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Lori Lipman Brown has had her fill of God-talk.
“It’s a very frustrating time,” said Brown, director of the Washington-based Secular Coalition for America, the first lobbying organization devoted to secular issues.
“All of us have been very hopeful that at the end of the Bush administration, we would stop seeing theology impose itself on civil law and yet in just the last few months, we’ve heard both major party presidential candidates support faith-based initiatives.”
For obvious reasons, Brown and other nonbelievers dislike President Bush’s emphasis on integrating religious faith with public policy. But what has her more upset — and perhaps disappointed — is the Democrats’
newfound emphasis on religion and courtship of evangelical voters.
With a recent survey showing that increasing numbers of Americans feel “uncomfortable when politicians talk about how religious they are,” is it possible the Democrats’ fervent attempts to court religious voters could backfire on Election Day?
Much media speculation and campaign strategy has been devoted to the political preferences of evangelical Christians, who make up an estimated 26 percent of Americans. But very little attention has been paid to the 16 percent of Americans unaffiliated with any religious tradition — or to those religious voters who prefer not to hear politicians talk about the Iraq war and God’s will in the same sentence.
Perhaps that’s because it is widely assumed that no matter how uncomfortable secular Americans are with Sen. Barack Obama’s overtures to the religious right, they simply won’t abandon the Democratic ticket.
Or, as Brian Parra of the Southern California-based Atheists United says, “They understand that (we) have nowhere else to go.”
The Coalition of Secular Voters’ blog, for instance, refers to Obama as “the Democratic candidate overseeing the greatest expansion of religiosity and religious pandering in his party’s history.” And secular groups were appalled when the organizers of the interfaith gathering at the Democratic National Convention refused to allow a nonreligious speaker to address the convocation.
“That’s a blatant disregard to the secular community, which makes up a huge portion of the Democratic ticket,” said Parra, director of communications and membership for the atheist group.
But Bobbie Kirkhart, a board member of Atheists United, said secularists do have options. In recent elections she has watched as some of her fellow nonbelievers defected to the Green Party or Peace and Freedom Party “for a more secular approach.”
Could the alienation of secular voters spell trouble for the Democrats? According to the Pew Forum, religiously unaffiliated voters favored John Kerry over President Bush in 2004 by a margin of 44 points.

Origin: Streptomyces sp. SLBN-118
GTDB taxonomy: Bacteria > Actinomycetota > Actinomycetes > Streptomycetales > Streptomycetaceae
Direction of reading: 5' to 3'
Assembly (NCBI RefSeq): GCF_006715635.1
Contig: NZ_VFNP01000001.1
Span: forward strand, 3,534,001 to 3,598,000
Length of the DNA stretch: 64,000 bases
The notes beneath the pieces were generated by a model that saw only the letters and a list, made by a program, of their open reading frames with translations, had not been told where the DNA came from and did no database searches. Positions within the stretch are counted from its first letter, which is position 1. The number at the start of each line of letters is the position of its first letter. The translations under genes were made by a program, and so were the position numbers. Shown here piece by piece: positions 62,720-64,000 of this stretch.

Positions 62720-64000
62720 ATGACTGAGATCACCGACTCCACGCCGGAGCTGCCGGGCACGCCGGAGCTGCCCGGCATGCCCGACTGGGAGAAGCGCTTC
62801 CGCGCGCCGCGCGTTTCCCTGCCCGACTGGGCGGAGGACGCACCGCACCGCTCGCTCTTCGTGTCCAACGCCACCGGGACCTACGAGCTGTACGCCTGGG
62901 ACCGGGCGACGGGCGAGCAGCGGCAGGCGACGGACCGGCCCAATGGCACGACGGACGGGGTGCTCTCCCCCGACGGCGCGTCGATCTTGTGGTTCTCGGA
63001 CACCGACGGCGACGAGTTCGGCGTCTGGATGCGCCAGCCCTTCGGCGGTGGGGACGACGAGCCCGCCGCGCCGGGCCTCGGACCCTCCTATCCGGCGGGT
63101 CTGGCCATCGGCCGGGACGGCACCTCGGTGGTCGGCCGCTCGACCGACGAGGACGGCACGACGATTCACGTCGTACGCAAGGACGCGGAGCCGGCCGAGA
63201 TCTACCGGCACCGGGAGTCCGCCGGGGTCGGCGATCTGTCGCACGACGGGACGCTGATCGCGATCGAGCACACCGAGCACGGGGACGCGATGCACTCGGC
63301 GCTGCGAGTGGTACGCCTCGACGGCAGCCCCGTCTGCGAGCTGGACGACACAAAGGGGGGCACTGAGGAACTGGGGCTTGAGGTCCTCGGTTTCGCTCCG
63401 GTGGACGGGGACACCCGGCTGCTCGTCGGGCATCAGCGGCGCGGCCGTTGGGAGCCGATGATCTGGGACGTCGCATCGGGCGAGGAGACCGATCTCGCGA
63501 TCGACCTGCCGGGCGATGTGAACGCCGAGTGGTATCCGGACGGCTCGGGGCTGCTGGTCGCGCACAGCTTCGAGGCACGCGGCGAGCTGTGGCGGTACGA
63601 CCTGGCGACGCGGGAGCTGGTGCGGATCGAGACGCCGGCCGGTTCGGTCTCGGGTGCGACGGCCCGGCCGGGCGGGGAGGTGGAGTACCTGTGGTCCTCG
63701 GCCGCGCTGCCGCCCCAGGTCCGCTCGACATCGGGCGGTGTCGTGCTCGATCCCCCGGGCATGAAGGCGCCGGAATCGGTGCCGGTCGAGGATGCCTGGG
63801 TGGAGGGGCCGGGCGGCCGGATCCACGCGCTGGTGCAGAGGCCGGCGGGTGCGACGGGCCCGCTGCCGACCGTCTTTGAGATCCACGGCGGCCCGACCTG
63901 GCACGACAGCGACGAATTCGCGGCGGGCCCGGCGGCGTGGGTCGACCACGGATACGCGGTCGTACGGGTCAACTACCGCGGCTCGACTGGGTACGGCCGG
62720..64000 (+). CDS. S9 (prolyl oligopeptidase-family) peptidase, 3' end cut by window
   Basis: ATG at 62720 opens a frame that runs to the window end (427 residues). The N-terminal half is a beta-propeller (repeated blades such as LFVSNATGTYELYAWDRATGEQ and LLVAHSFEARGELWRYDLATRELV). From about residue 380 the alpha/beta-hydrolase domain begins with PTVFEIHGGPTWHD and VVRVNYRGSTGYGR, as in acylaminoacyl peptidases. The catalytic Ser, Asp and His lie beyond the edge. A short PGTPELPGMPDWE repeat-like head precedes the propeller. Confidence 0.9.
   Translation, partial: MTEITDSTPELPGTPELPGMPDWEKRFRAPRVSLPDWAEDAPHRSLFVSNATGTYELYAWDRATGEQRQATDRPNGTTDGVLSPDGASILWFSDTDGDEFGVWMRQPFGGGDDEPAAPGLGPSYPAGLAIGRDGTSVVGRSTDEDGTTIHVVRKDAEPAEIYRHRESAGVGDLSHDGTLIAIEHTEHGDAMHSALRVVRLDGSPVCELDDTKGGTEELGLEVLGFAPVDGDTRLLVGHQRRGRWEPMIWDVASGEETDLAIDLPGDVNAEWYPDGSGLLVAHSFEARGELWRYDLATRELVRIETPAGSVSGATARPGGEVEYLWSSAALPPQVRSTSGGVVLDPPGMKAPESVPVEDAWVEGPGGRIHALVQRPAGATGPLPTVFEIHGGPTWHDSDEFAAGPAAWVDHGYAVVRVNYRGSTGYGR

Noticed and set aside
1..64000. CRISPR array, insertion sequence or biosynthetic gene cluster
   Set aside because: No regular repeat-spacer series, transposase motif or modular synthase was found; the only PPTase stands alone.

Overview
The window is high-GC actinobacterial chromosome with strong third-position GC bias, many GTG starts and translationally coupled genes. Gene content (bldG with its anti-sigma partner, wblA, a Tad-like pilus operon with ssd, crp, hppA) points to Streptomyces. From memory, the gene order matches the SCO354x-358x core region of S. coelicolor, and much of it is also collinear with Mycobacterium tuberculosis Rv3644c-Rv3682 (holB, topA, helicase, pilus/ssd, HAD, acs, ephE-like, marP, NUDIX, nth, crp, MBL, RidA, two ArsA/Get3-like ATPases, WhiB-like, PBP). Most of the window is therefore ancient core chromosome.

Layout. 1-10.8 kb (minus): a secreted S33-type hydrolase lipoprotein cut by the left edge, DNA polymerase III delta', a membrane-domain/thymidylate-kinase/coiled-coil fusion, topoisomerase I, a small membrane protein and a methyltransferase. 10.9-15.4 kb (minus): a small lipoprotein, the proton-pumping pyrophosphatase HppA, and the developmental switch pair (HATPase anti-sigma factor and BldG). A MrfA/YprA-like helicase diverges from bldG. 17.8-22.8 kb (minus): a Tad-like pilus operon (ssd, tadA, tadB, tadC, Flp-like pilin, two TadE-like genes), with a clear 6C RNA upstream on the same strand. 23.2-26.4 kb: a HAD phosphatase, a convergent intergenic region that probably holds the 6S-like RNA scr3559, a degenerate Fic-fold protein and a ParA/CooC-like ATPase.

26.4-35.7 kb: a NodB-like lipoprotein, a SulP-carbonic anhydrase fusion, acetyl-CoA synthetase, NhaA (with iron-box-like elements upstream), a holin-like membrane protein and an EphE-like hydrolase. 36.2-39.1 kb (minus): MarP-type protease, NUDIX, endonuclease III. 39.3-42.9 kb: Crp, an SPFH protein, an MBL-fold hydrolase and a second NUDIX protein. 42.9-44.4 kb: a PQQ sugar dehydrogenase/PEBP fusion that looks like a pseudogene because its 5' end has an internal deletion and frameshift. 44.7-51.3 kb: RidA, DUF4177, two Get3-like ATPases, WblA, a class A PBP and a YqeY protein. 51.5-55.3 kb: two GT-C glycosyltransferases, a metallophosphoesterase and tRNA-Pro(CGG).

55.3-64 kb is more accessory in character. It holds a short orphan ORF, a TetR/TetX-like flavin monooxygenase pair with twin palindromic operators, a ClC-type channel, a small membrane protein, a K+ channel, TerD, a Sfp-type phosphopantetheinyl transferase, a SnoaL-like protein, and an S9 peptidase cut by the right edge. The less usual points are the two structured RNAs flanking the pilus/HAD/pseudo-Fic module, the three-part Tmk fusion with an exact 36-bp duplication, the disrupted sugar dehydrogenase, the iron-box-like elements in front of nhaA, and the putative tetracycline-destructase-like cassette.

In the most recent survey, that same demographic, though still strongly Democratic, preferred Obama to Sen. John McCain by only 32 points.
Greg Smith, a researcher at the Pew Forum on Religion & Public Life, says it’s unclear whether the Democrats’ greater willingness to talk about faith will cause nonreligious voters to decamp, but says the nonreligious comprise an important voting bloc that should not be ignored.
“If you were to count (the unaffiliated) as a religious tradition so to speak, it would be the fourth largest in the country,” he said.
Some fear that both campaigns’ intense focus on religious issues and constituents distracts the candidates and the country from more pressing matters.
For nearly a year, a group of citizens, science organizations and Nobel laureates operating under the name Science Debate 2008 have been trying to get the candidates to debate science issues.
Asked if she thinks science should have an equally prominent, if not more prominent, role as religion in this election, Darlene Cavalier, director of public engagement for Science Debate 2008, said, “I really do because a president is going to have influence on these critical science topics that will … affect us, not just in the next four years, but it will affect our nation.”
Though Republicans probably aren’t losing much sleep over alienating secular voters, some believe their professed devotion to evangelicals may not deliver the payoff they are expecting either.
“The word `evangelical’ doesn’t mean that much anymore because the population it describes is so incredibly diverse,” said Christine Wicker, the author of “The Fall of the Evangelical Nation.” “The groups that they’re catering to are not the majority of Christians, they’re not the majority of religious people in this country.”
Still, August Berkshire, president of Minnesota Atheists, said in this election the candidates “not only have to be Christian, but (they) have to be the right kind of Christian.”
What won’t be known until all the ballots are counted is whether being the right kind of Christian can deliver the White House if such singularity ends up turning off religious and secular voters alike.
By Jennifer Hahn
Religion News Service
Copyright 2008 Religion News Service. All rights reserved. No part of this transmission may be distributed or reproduced without written permission.

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